just as he went up over
the trench parapet-took him full in his
bare and muscular throat.
It was hard-
ly bigger than one of those rubber erasers
tinned to the ends of lead pencils.
the driving power of high energy powder
behind its steel-jacketed nose, it was an al-
together competent and devilishly capable
agent of destruction. He lay quite still, a
of the trench,
where his rush had carried him.
The morning drew toward noon.
With night came the b
First it was thirst, then fever, then delirium.
Always his spilling wound
burned and throbbed.
it, with the rain
beating down upon him, it glowed like a kiln.
By the third day his agony spoke in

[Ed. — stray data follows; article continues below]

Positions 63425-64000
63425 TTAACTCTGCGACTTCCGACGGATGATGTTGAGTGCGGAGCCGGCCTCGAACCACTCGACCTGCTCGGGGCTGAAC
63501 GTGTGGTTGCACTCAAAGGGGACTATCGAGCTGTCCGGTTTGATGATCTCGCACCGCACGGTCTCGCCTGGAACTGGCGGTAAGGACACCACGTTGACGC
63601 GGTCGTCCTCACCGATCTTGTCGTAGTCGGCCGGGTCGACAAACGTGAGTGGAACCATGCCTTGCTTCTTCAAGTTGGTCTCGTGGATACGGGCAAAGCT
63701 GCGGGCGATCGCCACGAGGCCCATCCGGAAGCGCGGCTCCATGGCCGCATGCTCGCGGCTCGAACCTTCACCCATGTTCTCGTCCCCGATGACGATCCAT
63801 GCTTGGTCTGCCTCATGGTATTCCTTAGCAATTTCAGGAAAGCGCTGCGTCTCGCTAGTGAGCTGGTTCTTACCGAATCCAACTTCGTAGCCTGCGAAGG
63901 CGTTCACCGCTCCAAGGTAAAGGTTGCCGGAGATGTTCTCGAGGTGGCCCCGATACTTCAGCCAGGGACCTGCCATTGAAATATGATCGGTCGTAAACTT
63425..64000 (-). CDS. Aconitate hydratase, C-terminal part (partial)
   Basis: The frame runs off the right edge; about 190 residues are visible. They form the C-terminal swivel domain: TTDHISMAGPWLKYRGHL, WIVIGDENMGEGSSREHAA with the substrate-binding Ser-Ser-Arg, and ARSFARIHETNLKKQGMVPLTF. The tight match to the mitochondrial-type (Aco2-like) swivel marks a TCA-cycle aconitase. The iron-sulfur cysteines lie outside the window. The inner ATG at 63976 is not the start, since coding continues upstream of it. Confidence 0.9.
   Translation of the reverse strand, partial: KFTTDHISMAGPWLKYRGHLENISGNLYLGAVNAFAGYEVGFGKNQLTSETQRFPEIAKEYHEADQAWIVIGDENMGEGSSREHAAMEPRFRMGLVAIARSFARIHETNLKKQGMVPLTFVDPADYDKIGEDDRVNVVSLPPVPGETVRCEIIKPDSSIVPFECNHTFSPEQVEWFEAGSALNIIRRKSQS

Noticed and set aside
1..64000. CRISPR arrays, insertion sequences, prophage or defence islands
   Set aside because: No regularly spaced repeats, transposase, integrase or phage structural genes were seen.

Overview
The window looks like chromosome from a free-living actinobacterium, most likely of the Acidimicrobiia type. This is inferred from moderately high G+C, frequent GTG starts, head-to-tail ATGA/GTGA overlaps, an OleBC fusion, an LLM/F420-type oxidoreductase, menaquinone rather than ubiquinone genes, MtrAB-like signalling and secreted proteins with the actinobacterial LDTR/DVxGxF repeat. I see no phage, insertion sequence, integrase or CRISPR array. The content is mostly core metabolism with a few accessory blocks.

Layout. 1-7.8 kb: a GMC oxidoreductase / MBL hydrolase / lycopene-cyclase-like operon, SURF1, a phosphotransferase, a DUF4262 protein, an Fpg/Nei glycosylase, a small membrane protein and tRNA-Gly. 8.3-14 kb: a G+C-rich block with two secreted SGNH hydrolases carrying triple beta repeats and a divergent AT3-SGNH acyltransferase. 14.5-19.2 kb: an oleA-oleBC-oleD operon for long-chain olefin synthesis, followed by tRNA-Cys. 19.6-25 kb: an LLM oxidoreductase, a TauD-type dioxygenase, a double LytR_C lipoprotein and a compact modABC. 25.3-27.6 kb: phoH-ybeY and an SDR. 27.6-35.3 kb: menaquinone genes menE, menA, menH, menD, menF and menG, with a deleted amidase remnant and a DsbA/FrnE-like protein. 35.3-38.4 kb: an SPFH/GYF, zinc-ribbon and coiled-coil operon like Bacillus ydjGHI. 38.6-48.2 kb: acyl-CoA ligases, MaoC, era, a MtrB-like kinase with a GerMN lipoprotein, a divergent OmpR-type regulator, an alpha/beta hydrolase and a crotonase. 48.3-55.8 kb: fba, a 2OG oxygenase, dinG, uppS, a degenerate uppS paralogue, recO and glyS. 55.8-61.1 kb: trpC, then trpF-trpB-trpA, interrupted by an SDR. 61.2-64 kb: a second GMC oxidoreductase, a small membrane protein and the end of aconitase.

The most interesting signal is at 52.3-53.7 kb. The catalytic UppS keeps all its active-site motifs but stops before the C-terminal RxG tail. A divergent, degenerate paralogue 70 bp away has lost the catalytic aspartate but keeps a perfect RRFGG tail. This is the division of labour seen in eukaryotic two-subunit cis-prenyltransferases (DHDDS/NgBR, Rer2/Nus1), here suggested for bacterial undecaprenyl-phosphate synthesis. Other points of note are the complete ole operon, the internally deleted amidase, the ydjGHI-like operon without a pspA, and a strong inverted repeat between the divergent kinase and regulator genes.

found him and trundled him away, down through the line of Red Cross units, from dressing station
ris. He was French, but he was fighting our fight.
He was French, but a few months from r
There are bullets enough for all.
He may bea boy you know, perhaps a neigh[
Will you help him, when our fight has broken him, to fight his?
Will you help I
and vivid force are spent and shattered, to retrieve what he may?
Join the American Red Cross.
It is his
It is his hope.
Join the Local Chapter--it has
of the membership
or ten dollar
lar one if you can.
Do your part.
cannot go, you can give.
Those going are
giving immeasurably more.
Space Contributed by
J. KARL MALCOLM, The Tailor
in interest of the Red ,Cross